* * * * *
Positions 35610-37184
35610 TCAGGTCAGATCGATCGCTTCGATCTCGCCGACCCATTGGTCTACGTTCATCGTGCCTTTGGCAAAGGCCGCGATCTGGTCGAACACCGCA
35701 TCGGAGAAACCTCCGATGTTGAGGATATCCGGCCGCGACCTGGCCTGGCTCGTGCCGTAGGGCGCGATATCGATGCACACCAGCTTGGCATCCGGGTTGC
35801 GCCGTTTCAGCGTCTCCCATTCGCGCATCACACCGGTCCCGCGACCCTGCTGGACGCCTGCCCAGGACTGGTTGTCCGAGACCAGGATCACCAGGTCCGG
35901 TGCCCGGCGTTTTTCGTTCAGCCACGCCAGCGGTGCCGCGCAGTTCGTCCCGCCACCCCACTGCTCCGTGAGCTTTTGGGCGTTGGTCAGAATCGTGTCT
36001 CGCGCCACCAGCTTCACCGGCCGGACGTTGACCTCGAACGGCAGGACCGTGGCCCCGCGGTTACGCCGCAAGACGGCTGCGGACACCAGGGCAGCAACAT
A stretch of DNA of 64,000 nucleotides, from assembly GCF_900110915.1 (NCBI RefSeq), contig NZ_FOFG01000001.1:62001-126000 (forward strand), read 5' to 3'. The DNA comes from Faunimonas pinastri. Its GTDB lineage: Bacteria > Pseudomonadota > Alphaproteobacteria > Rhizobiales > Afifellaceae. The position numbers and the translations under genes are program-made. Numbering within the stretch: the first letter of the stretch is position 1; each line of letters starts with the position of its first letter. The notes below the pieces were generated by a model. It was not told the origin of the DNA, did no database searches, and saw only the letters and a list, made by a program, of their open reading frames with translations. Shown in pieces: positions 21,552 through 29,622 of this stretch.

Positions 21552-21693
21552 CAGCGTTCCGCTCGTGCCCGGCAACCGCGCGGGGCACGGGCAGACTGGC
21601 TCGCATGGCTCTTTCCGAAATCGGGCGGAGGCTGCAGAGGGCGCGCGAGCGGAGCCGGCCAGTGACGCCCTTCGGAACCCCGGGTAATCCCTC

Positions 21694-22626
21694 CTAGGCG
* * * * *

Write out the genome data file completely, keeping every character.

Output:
Positions 35610-37184
35610 TCAGGTCAGATCGATCGCTTCGATCTCGCCGACCCATTGGTCTACGTTCATCGTGCCTTTGGCAAAGGCCGCGATCTGGTCGAACACCGCA
35701 TCGGAGAAACCTCCGATGTTGAGGATATCCGGCCGCGACCTGGCCTGGCTCGTGCCGTAGGGCGCGATATCGATGCACACCAGCTTGGCATCCGGGTTGC
35801 GCCGTTTCAGCGTCTCCCATTCGCGCATCACACCGGTCCCGCGACCCTGCTGGACGCCTGCCCAGGACTGGTTGTCCGAGACCAGGATCACCAGGTCCGG
35901 TGCCCGGCGTTTTTCGTTCAGCCACGCCAGCGGTGCCGCGCAGTTCGTCCCGCCACCCCACTGCTCCGTGAGCTTTTGGGCGTTGGTCAGAATCGTGTCT
36001 CGCGCCACCAGCTTCACCGGCCGGACGTTGACCTCGAACGGCAGGACCGTGGCCCCGCGGTTACGCCGCAAGACGGCTGCGGACACCAGGGCAGCAACAT
A stretch of DNA of 64,000 nucleotides, from assembly GCF_900110915.1 (NCBI RefSeq), contig NZ_FOFG01000001.1:62001-126000 (forward strand), read 5' to 3'. The DNA comes from Faunimonas pinastri. Its GTDB lineage: Bacteria > Pseudomonadota > Alphaproteobacteria > Rhizobiales > Afifellaceae. The position numbers and the translations under genes are program-made. Numbering within the stretch: the first letter of the stretch is position 1; each line of letters starts with the position of its first letter. The notes below the pieces were generated by a model. It was not told the origin of the DNA, did no database searches, and saw only the letters and a list, made by a program, of their open reading frames with translations. Shown in pieces: positions 21,552 through 29,622 of this stretch.

Positions 21552-21693
21552 CAGCGTTCCGCTCGTGCCCGGCAACCGCGCGGGGCACGGGCAGACTGGC
21601 TCGCATGGCTCTTTCCGAAATCGGGCGGAGGCTGCAGAGGGCGCGCGAGCGGAGCCGGCCAGTGACGCCCTTCGGAACCCCGGGTAATCCCTC

Positions 21694-22626
21694 CTAGGCG